The Ultimate Guide to the ‘Don’t Worry Darling’ Palm Springs Filming Locations

Olivia Wilde’s utopian film Don’t Worry Darling hasn’t been without its controversy and you would be hard pressed to read any article that isn’t more about the gossip and drama surrounding the stars than the film itself. However as our regular readers know, here at ele we are committed to avoiding celeb gossip and are way more focused on the things that make life beautiful!

The real star of the show in this film is the region of Greater Palm Springs in California. A unique desert oasis, globally famed for its mid-century modern architecture that sits surreally in a landscape of mountains and palm trees.

We round up some of the iconic filming locations form Don’t Worry Darling in Palm Springs. And our ele tip? Don’t visit in mid summer- we did once and wow it was so hot we could hardly get out of the hotel but all other times of the year this special spot is simply a must-visit.

1. The Kaufmann Desert House

Playing the home of the Victory Project’s leader Frank (Chris Pine), this is one of the film’s star locations. Many mid-century modern experts rank Palm Springs’ Kaufmann House among the most important American houses of the 20th century. Even though you can only peer at this spectacular private residence from the end of its driveway, its design aesthetic is undeniable.

In 1946, architect Richard Neutra created this stunning blending of steel, glass, and Utah stone as a desert getaway for Edgar J. Kaufmann Sr., a Pittsburgh department-store magnate and architecture connoisseur.

The home remains one of Neutra’s most famous residential works (out of more than 300 homes he designed) and a featured stop on every Palm Springs architecture tour. Take a peek by driving by 470 West Vista Chino.

2. Canyon View Estates

While Frank (Chris Pine) lives in the Kaufmann House, Jack (Harry Styles) and Alice (Florence Pugh) are in the environs of Azul Circus in the Canyon View Estates, a community of condominiums in the city’s South End.

Built in the 1960s by architects Dan Palmer and William Krisel, these clusters of villas sit around a shared pool, spa, and green space. The embodiment of upmarket suburban living, they have floor-to-ceiling windows, stone fronts, and the geometric-patterned concrete blocks that are a trademark of Palm Springs.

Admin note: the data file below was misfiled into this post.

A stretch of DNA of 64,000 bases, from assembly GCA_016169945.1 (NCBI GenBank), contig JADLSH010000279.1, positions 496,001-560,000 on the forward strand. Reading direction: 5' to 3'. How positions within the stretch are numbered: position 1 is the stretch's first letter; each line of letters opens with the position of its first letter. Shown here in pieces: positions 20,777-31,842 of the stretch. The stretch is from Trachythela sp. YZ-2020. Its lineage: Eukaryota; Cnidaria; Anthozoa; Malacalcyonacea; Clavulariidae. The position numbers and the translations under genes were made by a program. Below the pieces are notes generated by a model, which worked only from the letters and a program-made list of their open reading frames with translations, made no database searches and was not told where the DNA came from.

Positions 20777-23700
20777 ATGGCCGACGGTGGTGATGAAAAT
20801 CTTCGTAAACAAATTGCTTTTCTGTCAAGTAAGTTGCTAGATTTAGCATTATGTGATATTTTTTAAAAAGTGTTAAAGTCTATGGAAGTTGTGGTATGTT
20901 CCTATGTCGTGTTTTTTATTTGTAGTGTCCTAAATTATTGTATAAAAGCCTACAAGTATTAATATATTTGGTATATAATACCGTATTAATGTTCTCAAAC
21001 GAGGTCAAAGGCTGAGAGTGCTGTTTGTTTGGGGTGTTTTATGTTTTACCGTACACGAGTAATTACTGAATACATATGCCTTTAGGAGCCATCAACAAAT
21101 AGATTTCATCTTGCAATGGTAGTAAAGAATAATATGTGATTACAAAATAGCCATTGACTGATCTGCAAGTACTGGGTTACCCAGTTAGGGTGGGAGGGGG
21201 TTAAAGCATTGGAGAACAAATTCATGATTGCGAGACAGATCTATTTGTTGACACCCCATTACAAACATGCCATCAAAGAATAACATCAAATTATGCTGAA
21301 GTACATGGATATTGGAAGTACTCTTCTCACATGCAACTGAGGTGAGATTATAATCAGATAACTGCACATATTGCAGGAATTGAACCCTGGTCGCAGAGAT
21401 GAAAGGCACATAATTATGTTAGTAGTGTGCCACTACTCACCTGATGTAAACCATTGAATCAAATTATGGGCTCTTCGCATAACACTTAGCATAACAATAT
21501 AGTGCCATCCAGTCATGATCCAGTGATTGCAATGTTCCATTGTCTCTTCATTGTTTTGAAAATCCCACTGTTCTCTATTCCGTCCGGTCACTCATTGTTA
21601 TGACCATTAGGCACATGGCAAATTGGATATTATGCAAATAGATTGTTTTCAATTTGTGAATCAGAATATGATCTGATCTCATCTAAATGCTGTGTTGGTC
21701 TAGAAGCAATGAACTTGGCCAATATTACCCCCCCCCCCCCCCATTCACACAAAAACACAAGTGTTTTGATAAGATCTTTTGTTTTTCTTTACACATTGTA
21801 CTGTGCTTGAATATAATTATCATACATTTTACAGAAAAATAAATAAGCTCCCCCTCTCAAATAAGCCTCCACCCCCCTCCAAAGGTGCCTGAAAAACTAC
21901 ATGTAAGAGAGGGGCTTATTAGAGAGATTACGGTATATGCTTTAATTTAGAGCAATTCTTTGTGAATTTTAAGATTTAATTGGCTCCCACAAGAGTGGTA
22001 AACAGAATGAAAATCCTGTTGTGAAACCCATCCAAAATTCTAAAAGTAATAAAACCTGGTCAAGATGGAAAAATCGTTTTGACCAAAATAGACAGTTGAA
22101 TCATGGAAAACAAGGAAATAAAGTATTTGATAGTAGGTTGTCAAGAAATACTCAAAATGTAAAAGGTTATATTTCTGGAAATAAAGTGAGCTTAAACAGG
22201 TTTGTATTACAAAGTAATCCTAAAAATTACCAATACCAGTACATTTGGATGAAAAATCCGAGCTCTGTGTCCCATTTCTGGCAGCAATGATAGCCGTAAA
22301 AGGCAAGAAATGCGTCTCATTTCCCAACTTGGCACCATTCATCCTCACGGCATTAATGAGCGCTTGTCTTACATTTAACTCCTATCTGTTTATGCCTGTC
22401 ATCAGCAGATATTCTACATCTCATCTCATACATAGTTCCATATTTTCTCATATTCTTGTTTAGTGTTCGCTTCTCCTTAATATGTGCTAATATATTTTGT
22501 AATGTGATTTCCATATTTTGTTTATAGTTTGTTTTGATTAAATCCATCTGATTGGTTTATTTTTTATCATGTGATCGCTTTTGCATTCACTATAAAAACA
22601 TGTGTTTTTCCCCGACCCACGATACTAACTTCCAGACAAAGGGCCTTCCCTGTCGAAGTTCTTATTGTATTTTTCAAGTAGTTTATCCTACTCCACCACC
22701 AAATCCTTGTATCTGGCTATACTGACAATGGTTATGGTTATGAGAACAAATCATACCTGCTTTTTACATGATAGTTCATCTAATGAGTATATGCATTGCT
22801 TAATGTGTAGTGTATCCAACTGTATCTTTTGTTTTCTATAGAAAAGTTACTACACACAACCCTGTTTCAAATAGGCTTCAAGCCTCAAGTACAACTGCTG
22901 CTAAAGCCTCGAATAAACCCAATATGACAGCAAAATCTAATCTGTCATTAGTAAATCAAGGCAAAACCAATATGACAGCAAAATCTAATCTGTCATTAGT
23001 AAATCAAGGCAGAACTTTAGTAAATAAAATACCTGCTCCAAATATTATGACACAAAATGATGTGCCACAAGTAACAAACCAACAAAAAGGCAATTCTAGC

3. Palm Springs City Hall

The plaque outside this concrete stunner reads like a Dream Team of mid-century modern design: Swiss-born master Albert Frey, E. Stewart Williams, Robson Chambers, and John Porter Clark all had a hand in creating the building’s signature style.

One of the most influential elements was the creation of a screen wall at the front of the building. Made of metal tubing cut at angles and stacked in rows, the wall acts as a visually arresting shield against the desert region’s intense morning sun. Another eye-catching element is the portico overhang with its large central opening that allows a handful of palms to grow through.

4. Palm Springs Visitors Center

Located in a historic Albert Frey designed building, the Visitors Center is representative of Palm Springs’ wealth of mid-century modern architecture, and offers information and assistance on where to stay, play, dine and shop.

This featured building was originally a gas station, constructed in 1965 for Esso. Its extraordinary wing-shaped roof grabbed the attention of visitors as they entered the city from the north, with Mount San Jacinto looming behind. Its change of use came only in the 1990s, when it was converted into an art gallery and was then taken over by the Palm Springs Bureau of Tourism.

5. The Volcano House

Arriving at the climax of the movie’s trailer and the building that stands in as the Victory Project’s mysterious headquarters, the Volcano House truly belongs in the world of Don’t Worry Darling.

In the trailer we see just beyond the eerie dunes that make up the Mojave Desert’s Devils Playground, a glaringly white dome rises up out of the ground. Alice and an army of red-clad Project workers ascend the mountain, as well as the circular road that leads to the 2,200 square foot house designed in 1968 by architect Harold James Bissner Jr.

For this location, the crew ventured a couple of hours north of Greater Palm Springs to the Mojave Desert community of Newberry Springs. There, atop a 150-foot cinder cone, sits the iconic Volcano House, a saucer-like structure that appears to have materialized from another planet or dimension.

6. La Quinta Resort & Club

Not only did Olivia Wilde shoot scenes for Don’t Worry Darling at the La Quinta Resort & Club, but the cast and crew stayed here!

Set against the breathtaking backdrop of the rugged Santa Rosa Mountains, the legendary La Quinta Resort & Club is the longest-running resort in the Palm Springs desert area and one of only two resorts in the country for which a city has been named. Spanning 45 vibrant acres, its’ verdant grounds are accentuated by beds of colourful flowers; fragrant orange, lemon, tangerine, tangelo and grapefruit trees; cypress trees and cacti; sparkling pools and picturesque courtyards, all framed by towering palms.

The historic property offers a variety of distinctive accommodations including 617 guestrooms, 161 villas, 41 climate controlled swimming pools and 53 hot spas. La Quinta Resort also boasts championship-calibre golf and tennis facilities, award-winning dining, expansive spa and fitness facilities, a variety of boutiques and shops and some of the region’s top indoor and outdoor meeting spaces.

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